The airline industry’s boarding and deplaning process is, generally speaking, about as organized as an overweight cattle stampede. If you’ve been on a plane recently, as I’ve been, you know the pain and frustration of watching fellow passengers who seem to pack a couple of freight containers in their carry on, then are surprised when they don’t fit in the overhead compartments, then get belligerent with you, with each other, and with the crew because they packed too damn much.

This is an economics problem. The moment airlines started charging for checked baggage, the boarding and deplaning problem got worse because passengers started carrying EVERYTHING with them. I saw one guy on the flight down to Tampa with his suit pockets bulging with AC adapters and a laptop bag that looked like it would burst. His carry on was so full that the zipper teeth were actually being strained, and it took him a good 15 minutes to sit down finally – thankfully not in my row. His fellow passengers were undoubtedly moments away from demonstrating creative uses of portable electronics and body cavities.

So how do you fix this?

If the airlines wanted to speed up boarding and departure times and still make margins, they’d reverse the charges – charge for carry-ons and make checked luggage free. Imagine if you incurred a 25 or50 charge for each item larger than one cubic foot, with a simple plexiglas box at check-in. Fits in the box? Free. Doesn’t fit? You get charged.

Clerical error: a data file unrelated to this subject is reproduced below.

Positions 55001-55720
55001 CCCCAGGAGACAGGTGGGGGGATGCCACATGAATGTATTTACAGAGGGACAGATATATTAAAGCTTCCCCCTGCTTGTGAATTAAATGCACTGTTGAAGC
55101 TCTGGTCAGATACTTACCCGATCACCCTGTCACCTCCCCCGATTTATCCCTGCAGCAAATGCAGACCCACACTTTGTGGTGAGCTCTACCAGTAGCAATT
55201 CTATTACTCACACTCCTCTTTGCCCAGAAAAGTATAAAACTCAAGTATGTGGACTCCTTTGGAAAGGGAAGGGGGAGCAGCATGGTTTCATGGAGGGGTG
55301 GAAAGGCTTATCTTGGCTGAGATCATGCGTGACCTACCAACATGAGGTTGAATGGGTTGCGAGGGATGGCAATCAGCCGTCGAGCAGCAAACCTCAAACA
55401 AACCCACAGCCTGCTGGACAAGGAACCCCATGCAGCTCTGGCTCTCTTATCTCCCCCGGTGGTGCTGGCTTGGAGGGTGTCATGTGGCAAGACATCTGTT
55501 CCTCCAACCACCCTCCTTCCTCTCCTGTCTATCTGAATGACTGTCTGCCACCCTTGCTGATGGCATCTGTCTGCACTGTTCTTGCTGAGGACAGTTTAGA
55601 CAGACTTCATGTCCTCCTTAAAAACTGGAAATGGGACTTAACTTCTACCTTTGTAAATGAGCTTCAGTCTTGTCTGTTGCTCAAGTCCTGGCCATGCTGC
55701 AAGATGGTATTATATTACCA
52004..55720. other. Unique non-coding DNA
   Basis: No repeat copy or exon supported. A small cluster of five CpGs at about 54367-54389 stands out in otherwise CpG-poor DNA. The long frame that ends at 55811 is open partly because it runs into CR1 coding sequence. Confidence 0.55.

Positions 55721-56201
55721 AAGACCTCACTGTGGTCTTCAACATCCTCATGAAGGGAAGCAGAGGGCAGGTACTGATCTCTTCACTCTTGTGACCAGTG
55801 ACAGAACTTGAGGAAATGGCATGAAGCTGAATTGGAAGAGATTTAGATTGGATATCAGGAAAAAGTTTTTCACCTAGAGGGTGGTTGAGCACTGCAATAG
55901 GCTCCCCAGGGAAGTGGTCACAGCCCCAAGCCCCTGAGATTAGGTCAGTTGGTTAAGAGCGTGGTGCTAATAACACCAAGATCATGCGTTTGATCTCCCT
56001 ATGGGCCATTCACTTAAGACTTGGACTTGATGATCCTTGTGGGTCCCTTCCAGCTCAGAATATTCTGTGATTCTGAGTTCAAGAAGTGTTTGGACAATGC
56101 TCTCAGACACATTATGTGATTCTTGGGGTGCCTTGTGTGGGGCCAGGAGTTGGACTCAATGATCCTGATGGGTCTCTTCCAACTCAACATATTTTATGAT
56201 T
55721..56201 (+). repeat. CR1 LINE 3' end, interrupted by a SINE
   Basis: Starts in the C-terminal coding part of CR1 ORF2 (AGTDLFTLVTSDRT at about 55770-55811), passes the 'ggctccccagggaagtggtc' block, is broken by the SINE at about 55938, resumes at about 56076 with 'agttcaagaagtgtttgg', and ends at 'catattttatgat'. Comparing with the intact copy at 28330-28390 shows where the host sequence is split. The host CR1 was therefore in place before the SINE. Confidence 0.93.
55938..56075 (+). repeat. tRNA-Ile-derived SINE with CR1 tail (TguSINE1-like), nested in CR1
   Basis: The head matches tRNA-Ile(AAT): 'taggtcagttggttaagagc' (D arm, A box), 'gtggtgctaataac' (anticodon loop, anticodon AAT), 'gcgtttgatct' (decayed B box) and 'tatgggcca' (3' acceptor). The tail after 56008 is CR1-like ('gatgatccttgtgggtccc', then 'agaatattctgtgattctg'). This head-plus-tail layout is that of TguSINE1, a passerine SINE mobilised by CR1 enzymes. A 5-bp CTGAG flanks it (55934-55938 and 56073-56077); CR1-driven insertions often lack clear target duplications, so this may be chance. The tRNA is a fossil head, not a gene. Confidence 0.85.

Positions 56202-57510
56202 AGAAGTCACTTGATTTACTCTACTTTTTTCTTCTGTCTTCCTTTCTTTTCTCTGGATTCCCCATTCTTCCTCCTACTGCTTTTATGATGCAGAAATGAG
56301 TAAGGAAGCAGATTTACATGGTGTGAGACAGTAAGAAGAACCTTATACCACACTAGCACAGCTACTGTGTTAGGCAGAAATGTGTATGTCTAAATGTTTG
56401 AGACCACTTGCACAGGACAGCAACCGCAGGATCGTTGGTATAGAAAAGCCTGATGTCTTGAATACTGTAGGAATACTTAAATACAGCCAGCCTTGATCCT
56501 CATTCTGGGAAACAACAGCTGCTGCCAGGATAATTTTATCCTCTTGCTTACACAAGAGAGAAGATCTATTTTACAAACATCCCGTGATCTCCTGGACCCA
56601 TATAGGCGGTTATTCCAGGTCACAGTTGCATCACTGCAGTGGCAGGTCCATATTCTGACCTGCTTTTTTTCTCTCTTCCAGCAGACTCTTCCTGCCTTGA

There would be a side benefit to this as well. Lines at security would move MUCH faster. Imagine if the TSA only had to screen one bag per person. At most, you’d have maybe two items per person if a piece of portable electronic gear was involved.

Shorter, faster moving lines at security. Shorter, faster moving lines in the aisle of your aircraft as you get on and off your plane. Passengers with connections would be more likely to make the connections. Fewer concussions when the Druish Princess’ industry hair dryer can’t bean someone on the skull opening an overhead compartment.

All through the miracle of economics.

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